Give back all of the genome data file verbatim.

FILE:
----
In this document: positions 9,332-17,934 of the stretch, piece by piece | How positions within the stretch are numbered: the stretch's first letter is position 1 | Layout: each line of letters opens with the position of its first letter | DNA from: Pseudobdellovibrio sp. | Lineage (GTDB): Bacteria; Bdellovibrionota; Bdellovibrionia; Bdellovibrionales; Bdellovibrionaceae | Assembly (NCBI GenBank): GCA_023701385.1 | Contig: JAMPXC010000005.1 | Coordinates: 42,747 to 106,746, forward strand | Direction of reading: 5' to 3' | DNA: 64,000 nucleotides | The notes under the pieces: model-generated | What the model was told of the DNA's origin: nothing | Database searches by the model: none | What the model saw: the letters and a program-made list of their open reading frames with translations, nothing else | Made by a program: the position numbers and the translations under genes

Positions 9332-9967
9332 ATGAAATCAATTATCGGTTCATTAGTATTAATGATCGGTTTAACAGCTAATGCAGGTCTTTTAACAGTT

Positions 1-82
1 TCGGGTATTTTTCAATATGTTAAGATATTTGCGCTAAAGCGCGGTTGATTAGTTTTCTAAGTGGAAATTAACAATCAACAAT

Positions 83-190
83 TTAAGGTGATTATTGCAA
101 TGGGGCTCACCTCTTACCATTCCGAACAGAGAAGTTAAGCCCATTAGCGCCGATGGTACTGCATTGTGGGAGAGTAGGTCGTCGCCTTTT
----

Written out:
In this document: positions 9,332-17,934 of the stretch, piece by piece | How positions within the stretch are numbered: the stretch's first letter is position 1 | Layout: each line of letters opens with the position of its first letter | DNA from: Pseudobdellovibrio sp. | Lineage (GTDB): Bacteria; Bdellovibrionota; Bdellovibrionia; Bdellovibrionales; Bdellovibrionaceae | Assembly (NCBI GenBank): GCA_023701385.1 | Contig: JAMPXC010000005.1 | Coordinates: 42,747 to 106,746, forward strand | Direction of reading: 5' to 3' | DNA: 64,000 nucleotides | The notes under the pieces: model-generated | What the model was told of the DNA's origin: nothing | Database searches by the model: none | What the model saw: the letters and a program-made list of their open reading frames with translations, nothing else | Made by a program: the position numbers and the translations under genes

Positions 9332-9967
9332 ATGAAATCAATTATCGGTTCATTAGTATTAATGATCGGTTTAACAGCTAATGCAGGTCTTTTAACAGTT

Positions 1-82
1 TCGGGTATTTTTCAATATGTTAAGATATTTGCGCTAAAGCGCGGTTGATTAGTTTTCTAAGTGGAAATTAACAATCAACAAT

Positions 83-190
83 TTAAGGTGATTATTGCAA
101 TGGGGCTCACCTCTTACCATTCCGAACAGAGAAGTTAAGCCCATTAGCGCCGATGGTACTGCATTGTGGGAGAGTAGGTCGTCGCCTTTT